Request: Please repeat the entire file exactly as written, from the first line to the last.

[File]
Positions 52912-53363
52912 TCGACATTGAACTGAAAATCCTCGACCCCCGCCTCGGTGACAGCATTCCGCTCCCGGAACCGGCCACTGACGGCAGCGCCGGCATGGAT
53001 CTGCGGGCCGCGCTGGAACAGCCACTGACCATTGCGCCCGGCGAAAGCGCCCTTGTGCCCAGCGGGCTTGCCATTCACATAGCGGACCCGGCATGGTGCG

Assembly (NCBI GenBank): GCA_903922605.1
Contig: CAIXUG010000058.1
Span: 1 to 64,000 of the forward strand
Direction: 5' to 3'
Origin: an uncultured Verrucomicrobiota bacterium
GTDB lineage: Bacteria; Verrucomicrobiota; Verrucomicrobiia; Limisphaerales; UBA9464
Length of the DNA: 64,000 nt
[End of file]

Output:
Positions 52912-53363
52912 TCGACATTGAACTGAAAATCCTCGACCCCCGCCTCGGTGACAGCATTCCGCTCCCGGAACCGGCCACTGACGGCAGCGCCGGCATGGAT
53001 CTGCGGGCCGCGCTGGAACAGCCACTGACCATTGCGCCCGGCGAAAGCGCCCTTGTGCCCAGCGGGCTTGCCATTCACATAGCGGACCCGGCATGGTGCG

Assembly (NCBI GenBank): GCA_903922605.1
Contig: CAIXUG010000058.1
Span: 1 to 64,000 of the forward strand
Direction: 5' to 3'
Origin: an uncultured Verrucomicrobiota bacterium
GTDB lineage: Bacteria; Verrucomicrobiota; Verrucomicrobiia; Limisphaerales; UBA9464
Length of the DNA: 64,000 nt